Omicron spreading at rate not seen with any other COVID-19 variant, WHO says – Global News

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Vaccine booster shots can play a role in curbing the spread of COVID-19 as long as people most in need of protection also get access to jabs, the head of the World Health Organization (WHO) said on Tuesday.
“It’s a question of prioritization. The order matters. Giving boosters to groups at low risk of severe disease or death simply endangers the lives of those at high risk who are still waiting for their primary doses because of supply constraints,” WHO Director-General Tedros Adhanom Ghebreyesus told an online briefing.
Read more: Omicron COVID-19 variant showing milder symptoms than Delta, say South African doctors
“On the other hand, giving additional doses to people at high risk can save more lives than giving primary doses to those at low risk.”
He noted that the emergence of the Omicron variant had prompted some countries to roll out COVID-19 booster programs for their entire adult populations even while researchers lack evidence for the effectiveness of boosters against this variant.
Tedros said 77 countries had now reported cases of Omicron, “and the reality is that Omicron is probably in most countries, even if it hasn’t been detected yet. Omicron is spreading at a rate we have not seen with any previous variant,” he said.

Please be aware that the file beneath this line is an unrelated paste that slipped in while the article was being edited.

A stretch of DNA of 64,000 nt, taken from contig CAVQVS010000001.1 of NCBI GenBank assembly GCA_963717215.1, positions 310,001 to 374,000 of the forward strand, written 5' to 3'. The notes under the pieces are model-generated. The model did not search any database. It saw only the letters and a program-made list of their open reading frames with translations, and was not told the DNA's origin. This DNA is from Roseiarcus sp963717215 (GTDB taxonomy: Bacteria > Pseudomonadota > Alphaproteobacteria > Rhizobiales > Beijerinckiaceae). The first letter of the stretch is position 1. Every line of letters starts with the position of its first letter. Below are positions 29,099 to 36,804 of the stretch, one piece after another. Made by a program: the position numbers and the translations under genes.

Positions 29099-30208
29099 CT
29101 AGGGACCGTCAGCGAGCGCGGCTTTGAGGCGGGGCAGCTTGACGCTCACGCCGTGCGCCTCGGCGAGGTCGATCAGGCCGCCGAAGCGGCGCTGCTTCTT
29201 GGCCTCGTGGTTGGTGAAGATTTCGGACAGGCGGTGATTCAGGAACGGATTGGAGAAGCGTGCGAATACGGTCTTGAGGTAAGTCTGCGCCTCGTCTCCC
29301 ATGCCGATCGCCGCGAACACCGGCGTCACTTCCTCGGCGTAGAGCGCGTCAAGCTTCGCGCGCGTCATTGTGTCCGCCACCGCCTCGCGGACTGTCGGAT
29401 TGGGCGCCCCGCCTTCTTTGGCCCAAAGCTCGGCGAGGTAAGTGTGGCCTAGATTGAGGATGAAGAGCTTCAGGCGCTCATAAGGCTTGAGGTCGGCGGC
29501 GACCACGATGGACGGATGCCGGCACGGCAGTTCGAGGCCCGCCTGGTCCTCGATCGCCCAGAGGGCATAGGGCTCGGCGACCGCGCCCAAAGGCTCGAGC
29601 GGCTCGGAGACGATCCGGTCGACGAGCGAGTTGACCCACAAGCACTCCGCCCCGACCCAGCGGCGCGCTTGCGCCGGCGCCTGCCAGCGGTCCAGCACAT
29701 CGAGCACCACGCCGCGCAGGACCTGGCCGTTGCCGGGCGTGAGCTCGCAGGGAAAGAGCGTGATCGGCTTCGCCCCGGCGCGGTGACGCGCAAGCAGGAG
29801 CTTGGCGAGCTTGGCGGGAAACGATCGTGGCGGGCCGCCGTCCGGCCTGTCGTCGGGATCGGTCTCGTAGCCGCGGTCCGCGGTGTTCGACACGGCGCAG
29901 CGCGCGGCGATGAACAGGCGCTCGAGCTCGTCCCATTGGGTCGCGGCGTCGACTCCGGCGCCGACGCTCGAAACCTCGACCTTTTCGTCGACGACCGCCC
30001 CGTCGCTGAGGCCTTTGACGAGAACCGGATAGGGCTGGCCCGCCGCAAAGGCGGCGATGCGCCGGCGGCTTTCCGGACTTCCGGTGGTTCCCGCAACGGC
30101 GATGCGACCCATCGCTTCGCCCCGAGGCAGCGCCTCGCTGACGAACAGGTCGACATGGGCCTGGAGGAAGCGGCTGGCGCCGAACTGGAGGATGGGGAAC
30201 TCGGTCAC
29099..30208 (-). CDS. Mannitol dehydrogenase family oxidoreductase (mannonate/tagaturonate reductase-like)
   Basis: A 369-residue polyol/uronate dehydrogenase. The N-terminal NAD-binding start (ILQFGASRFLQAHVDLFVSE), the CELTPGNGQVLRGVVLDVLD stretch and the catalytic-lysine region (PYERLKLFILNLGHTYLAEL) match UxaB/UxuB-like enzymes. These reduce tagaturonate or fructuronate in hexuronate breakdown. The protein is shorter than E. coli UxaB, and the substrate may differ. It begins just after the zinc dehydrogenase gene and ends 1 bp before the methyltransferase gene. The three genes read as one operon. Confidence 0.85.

The WHO was concerned that people were dismissing Omicron as “mild.”
“Surely, we have learned by now that we underestimate this virus at our peril. Even if Omicron does cause less severe disease, the sheer number of cases could once again overwhelm unprepared health systems,” he said.
Mike Ryan, WHO’s top emergency expert, said the peak of this wave of infections was still “a number of weeks” away given the very rapid spread of the Omicron variant.
WHO vaccines expert Kate O’Brien said unvaccinated people had to be the priority as they were putting pressure on health care systems.
(Reporting by Stephanie Nebehay in Geneva and Mrinalika Roy in Bengaluru, Writing by Michael Shields; Editing by Gareth Jones and Alex Richardson)
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